Every month we chat with a different clinician about everything from what it’s like to see clients to how they cope with stress. Practitioners give us a glimpse into both their professional and personal lives. Plus, they share other tidbits, such as their thoughts on the biggest myth about therapy and leading a meaningful life.
This month we had the pleasure of interviewing Jennifer Kromberg, PsyD, a clinical psychologist with a private practice in Torrance, Calif. Since 2001 Kromberg has worked with a variety of clients, including individuals with eating disorders and their loved ones.
She also has a passion for writing about women’s issues and relationships, inspired by her work with women, couples and families. She explores how the unconscious influences our relationships in her Psych Central blog “Inside Out: Clean Out the Closet of Your Unconscious.”
Plus, Kromberg serves as a consultant to the Torrance Memorial Medical Center’s Medical Stabilization Program for eating disorders. And she’s taken four years of classes at the Institute of Contemporary Psychoanalysis in Los Angeles, and will continue her professional education at the Gestalt Institute of Los Angeles in Fall 2013.
1. What’s surprised you the most about being a therapist?
Probably the way people reacted to me outside of work in personal or social situations. After getting my undergraduate degree, I taught high school for three years before returning to graduate school to get my doctorate in psychology. When I was a teacher and people asked me what I did for work, everyone was delighted to talk to me about my profession.
After I started grad school and now that I’m a psychologist, when people hear what I do, they become nervous. They either assume I’m whacko or that I’m secretly trying to determine if they’re whacko. I always want to say, “Don’t worry, I won’t bite! I promise I’m not trying to analyze you!”
2. What’s the latest and greatest book you’ve read related to mental health, psychology or psychotherapy?
That’s a hard one because there are so many amazing books. My top three (in no particular order) are: Trauma and Human Existence by Robert Stolorow, Ph.D., The Suffering Stranger by Donna Orange, Ph.D., and Transforming Narcissism by Frank Lachmann, Ph.D.
3. What’s the biggest myth about therapy?
That therapy is supposed to help you feel happy all the time. To me, that’s impossible. My goal is to help people deal with the painful feelings that accompany many of life’s circumstances and help them see that they don’t need to be afraid of certain difficult feelings.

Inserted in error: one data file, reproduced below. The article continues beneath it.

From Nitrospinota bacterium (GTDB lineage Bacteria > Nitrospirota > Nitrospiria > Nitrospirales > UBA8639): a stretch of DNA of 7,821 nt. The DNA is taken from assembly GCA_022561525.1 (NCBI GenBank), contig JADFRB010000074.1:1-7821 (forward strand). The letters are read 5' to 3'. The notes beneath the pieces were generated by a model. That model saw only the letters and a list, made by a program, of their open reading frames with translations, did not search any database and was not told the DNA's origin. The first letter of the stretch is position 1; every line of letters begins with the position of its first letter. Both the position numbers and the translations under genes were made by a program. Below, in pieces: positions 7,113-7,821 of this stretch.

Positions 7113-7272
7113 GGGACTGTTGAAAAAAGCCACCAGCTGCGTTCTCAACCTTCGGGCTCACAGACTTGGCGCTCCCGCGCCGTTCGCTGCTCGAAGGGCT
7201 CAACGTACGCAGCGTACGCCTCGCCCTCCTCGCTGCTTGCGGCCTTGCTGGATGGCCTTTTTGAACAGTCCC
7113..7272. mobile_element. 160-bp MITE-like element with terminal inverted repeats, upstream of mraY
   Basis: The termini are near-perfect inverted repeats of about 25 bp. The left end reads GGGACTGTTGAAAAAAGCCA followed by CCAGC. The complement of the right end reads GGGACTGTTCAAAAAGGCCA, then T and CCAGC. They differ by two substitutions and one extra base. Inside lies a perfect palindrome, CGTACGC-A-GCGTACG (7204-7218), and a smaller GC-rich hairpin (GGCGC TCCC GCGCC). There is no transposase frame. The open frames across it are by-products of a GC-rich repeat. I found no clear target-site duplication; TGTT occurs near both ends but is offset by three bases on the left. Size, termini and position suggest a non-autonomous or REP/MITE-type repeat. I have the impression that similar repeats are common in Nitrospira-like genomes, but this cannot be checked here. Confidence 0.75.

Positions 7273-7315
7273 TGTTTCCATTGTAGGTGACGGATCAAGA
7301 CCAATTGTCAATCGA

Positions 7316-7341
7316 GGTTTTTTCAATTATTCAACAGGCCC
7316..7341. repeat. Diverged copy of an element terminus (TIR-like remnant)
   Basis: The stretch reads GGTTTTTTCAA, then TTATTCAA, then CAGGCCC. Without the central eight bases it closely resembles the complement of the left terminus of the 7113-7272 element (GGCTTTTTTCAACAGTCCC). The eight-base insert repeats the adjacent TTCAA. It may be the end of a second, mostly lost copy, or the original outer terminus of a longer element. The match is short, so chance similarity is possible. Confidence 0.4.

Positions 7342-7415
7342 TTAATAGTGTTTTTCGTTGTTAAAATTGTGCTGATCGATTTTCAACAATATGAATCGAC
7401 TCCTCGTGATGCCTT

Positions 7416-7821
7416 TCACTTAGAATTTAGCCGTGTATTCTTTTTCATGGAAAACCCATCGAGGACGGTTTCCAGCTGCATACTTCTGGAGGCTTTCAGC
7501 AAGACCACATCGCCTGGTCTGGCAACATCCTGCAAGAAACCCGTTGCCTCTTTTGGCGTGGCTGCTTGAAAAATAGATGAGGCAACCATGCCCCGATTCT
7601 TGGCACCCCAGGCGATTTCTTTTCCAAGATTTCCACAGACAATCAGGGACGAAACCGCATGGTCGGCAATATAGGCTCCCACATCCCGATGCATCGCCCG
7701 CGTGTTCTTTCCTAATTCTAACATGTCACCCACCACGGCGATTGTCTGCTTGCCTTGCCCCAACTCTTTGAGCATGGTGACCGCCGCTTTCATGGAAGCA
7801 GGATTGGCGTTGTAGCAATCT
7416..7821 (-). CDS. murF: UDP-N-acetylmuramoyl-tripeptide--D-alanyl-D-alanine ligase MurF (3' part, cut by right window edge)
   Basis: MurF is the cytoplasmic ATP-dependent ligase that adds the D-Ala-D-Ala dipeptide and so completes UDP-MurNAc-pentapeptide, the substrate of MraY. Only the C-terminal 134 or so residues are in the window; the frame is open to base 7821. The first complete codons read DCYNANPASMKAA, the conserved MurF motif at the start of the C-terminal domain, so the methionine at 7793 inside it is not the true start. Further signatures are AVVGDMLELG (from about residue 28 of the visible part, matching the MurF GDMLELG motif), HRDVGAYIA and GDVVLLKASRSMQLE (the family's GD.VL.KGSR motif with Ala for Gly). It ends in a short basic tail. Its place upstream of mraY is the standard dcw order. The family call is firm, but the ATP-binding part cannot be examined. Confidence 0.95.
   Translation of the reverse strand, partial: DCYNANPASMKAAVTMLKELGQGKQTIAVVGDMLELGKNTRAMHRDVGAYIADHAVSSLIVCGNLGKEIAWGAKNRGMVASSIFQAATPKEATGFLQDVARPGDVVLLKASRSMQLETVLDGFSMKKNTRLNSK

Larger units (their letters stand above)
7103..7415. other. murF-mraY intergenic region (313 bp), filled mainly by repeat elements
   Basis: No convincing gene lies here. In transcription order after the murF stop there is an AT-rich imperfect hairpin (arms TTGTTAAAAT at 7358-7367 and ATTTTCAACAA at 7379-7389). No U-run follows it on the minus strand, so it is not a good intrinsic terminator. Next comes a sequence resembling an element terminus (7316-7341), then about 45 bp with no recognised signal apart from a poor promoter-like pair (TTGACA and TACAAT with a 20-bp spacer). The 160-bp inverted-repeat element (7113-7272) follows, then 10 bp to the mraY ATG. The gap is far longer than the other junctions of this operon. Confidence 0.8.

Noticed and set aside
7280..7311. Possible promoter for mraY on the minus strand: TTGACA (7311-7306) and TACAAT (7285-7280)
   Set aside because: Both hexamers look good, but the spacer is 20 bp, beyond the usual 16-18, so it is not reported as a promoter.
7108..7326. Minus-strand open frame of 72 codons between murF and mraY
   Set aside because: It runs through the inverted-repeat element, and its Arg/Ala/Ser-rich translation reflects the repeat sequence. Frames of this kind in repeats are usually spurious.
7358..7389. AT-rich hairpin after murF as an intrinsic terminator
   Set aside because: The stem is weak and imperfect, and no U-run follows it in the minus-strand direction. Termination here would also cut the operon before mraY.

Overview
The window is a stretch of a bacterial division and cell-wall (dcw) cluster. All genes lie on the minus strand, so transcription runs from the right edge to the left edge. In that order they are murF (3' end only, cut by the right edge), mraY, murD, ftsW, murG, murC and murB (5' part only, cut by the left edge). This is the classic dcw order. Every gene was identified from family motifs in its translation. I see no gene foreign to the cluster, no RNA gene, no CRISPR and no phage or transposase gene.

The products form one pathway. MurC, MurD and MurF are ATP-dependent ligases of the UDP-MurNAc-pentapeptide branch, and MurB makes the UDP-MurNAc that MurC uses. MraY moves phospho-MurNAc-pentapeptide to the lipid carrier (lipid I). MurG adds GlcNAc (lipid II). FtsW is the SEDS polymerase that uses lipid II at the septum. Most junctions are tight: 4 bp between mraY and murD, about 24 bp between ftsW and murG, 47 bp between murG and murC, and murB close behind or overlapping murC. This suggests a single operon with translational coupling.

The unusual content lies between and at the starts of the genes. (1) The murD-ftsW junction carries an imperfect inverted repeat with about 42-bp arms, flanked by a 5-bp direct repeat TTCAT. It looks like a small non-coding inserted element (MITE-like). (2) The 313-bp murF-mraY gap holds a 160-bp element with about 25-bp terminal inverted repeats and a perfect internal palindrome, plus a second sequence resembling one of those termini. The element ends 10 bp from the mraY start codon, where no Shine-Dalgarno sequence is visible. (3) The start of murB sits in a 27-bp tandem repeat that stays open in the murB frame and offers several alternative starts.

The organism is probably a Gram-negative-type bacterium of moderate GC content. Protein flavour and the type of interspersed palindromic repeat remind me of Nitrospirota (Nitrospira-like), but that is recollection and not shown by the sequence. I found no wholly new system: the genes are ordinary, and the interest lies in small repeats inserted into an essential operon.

4. What seems to be the biggest obstacle for clients in therapy?
Realizing that therapy is a commitment to work. Many people believe that just by coming in to see me, I can make things better for them. I always ask people to think of me like hiring a personal trainer to help you get physically healthy.
I will do the best I can to guide you in the direction that you want to go, and I will definitely be there with you for support, pep talks and tough love, but you have to do the work. I can’t do it for you.
5. What’s the most challenging part about being a therapist?
I would imagine it’s similar to what’s hard about being a parent. You have to give people the space to do what they need to do and let them set the pace of the therapy. Sometimes people make decisions that I don’t agree with, but after stating my piece, I have to let them find their own way, in their own time, hoping that they know that no matter what, I’m here for them to celebrate or help pick up the pieces.
6. What do you love about being a therapist?
I really love people. I love hearing their stories and learning about their lives and perspectives. I love how much I learn and grow by helping them learn and grow. The entire journey has been so rich.
7. What’s the best advice you can offer to readers on leading a meaningful life?
Try to remember that life’s answers are never about changing what’s on the outside. The answer is always about shifting on the inside. Oh! And also try to get comfortable making a huge fool out of yourself. It will open up your life.
8. If you had your schooling and career choice to do all over again, would you choose the same professional path? If not, what would you do differently and why?
It’s hard to imagine not doing what I do. Although I always thought if I could be on two career paths, I’d like to be a detective. That is also a career that involves understanding people, perspectives and contexts and trying to put the pieces together for a better understanding.
9. If there’s one thing you wished your clients or patients knew about treatment or mental illness, what would it be?
If you are willing to work, there is always hope. No matter what has happened or what mistakes you’ve made, there is always hope. Don’t ever give up on yourself.
10. What personally do you do to cope with stress in your life?
I am in my own therapy and have been since I started graduate school. I don’t feel like I can ask people to work harder than I’m willing to work. I should add that I believe being in therapy is necessary for doing the work that I do. Therapy helps me process my feelings about my work and my life. My therapist challenges me constantly to learn and grow, so that I can help others learn and grow.